Tuesday, April 16, 2024


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Eggs hide a lot of nutritional benefits, even in places you wouldn’t normally think you could eat them.

Whether the egg made the hen or the hen made the egg may have preoccupied the world as much as the nutritional impact of this source of protein and 13 important vitamins and minerals, along with essential omega-3 fatty acids and antioxidants. In eggs, 60% of the high-quality protein is found in the white . The yolk contains the rest, along with vital healthy fats, vitamins, minerals and antioxidants.

A boiled egg gives us 75 calories and 7 grams of protein , an amount that helps the body feel full. That is, not to feel hungry. The greatest absorption occurs when we cook it (it reaches 90%, against 50% when it is raw).

It has also been shown that its ingredients reduce the chances of stroke, enhance memory , limit the loss of muscle tissue and improve vision.

Conversely, the same product has previously been linked to an increase in “bad” cholesterol (LDL) and inflammatory markers associated with heart disease and diabetes. After all, what’s the point?



Are eggs “guilty” of high cholesterol or not?

A study by Catherine J. Andersen, associate professor of Nutritional Sciences in the College of Agriculture, Health and Natural Resources, sought to overcome the limited range of standard clinical measures of previous work (eg, single biomarkers for heart disease, diabetes, body composition, inflammation, immune health, and anemia), to tease out participants’ pre-existing risk factors and get to the bottom of it.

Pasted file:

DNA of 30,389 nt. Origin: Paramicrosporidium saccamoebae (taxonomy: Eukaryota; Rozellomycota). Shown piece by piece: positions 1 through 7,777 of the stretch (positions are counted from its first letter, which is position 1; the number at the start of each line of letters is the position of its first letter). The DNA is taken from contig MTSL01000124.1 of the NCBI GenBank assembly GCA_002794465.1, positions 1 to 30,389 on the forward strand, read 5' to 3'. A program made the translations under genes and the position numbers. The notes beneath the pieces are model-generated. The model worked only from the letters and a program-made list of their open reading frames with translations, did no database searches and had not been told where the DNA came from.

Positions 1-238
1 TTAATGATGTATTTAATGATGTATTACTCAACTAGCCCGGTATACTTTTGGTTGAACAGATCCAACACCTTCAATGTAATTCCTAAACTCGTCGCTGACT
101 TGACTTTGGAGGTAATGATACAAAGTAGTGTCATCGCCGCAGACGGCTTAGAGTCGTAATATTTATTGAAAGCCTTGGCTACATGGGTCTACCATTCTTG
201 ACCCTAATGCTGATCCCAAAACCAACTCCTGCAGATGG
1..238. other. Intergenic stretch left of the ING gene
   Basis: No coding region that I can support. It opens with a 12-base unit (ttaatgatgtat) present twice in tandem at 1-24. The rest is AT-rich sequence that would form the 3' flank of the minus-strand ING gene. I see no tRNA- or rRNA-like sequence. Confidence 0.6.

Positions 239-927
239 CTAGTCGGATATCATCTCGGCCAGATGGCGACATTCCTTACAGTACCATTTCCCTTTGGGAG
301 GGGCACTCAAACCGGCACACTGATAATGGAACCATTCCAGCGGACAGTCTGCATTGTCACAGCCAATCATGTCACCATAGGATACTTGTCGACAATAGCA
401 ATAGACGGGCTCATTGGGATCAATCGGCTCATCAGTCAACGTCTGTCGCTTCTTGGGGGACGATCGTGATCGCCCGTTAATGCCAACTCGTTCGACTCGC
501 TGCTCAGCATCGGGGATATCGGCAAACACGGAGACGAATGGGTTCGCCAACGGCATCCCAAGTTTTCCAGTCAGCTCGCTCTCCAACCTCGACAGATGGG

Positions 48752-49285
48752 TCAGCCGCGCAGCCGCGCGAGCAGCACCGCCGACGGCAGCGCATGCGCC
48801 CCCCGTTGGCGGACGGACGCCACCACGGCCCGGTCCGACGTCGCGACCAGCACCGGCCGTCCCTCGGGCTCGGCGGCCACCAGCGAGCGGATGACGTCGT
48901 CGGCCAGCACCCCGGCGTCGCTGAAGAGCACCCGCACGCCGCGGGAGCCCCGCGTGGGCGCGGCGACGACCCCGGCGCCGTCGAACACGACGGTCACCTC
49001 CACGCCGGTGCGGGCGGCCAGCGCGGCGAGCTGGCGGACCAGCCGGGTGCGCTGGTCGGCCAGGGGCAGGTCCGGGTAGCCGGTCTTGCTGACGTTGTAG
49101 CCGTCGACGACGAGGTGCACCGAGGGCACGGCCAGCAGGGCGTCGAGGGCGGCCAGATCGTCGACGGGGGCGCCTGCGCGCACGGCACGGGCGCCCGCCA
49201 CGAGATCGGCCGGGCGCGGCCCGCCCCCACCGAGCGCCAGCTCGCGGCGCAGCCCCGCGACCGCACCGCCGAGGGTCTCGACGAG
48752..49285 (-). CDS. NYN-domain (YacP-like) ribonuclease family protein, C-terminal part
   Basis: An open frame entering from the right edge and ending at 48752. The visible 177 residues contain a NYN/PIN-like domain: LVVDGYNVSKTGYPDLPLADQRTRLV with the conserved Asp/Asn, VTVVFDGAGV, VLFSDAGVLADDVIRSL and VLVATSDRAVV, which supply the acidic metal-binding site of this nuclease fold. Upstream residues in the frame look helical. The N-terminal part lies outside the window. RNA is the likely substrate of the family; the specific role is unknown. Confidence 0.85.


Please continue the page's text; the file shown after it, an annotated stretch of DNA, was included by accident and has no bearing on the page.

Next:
As the scientist explained “our work helps to provide a comprehensive picture of the effects of egg intake in a young, healthy population using standard, common clinical biomarkers. We believe this allows for a better reduction to the general public.”

The findings were published in Nutrients . One group of participants consumed three egg whites a day, a second group ate three eggs in a 24-hour period, and a third group ate no eggs at all.

Blood samples showed a significant increase in choline when participants ate whole eggs daily. Choline is a key nutrient found in egg yolks and has been associated with a metabolite linked to heart disease. The study showed that the metabolite values ​​did not change, despite the increase in choline.

The researchers saw no adverse changes in inflammation or blood cholesterol levels . They also found that eating whole eggs had less of a negative impact on markers associated with diabetes risk than eating egg whites.

Overall, participants had a higher nutrient density in their diet when they consumed whole eggs , in addition to a higher hematocrit – a measure of the density of red blood cells in the blood, which can decrease in anemia.

The most nutritious part of the egg

The part we throw away – yes, the shell! – is a source of pure calcium, a chemical element that helps us avoid osteoporosis and sleep better, while normalizing nerve and muscle function.

It also contains iron, copper, manganese, zinc, fluorine, phosphorus and various other useful components, while the membranes have substances that improve the elasticity of the joints.

In order to consume the shell safely, it must first be boiled to kill any potential bacteria. Then, put it in the oven for 10 to 15 minutes, at 100 degrees and finally pulverize it. Then we can add it wherever we want (e.g. in salads).

Just as we need to be careful with the quantities of eggs we consume so that they don’t become friends or enemies (the general limit is 3 a day ), so we also need to be careful about how much shell we eat. An adult needs 1 gram per day. The shell of an egg has 2 grams. If the tests show that our calcium is fine, obviously we don’t need the shell, since the excess is harmful.

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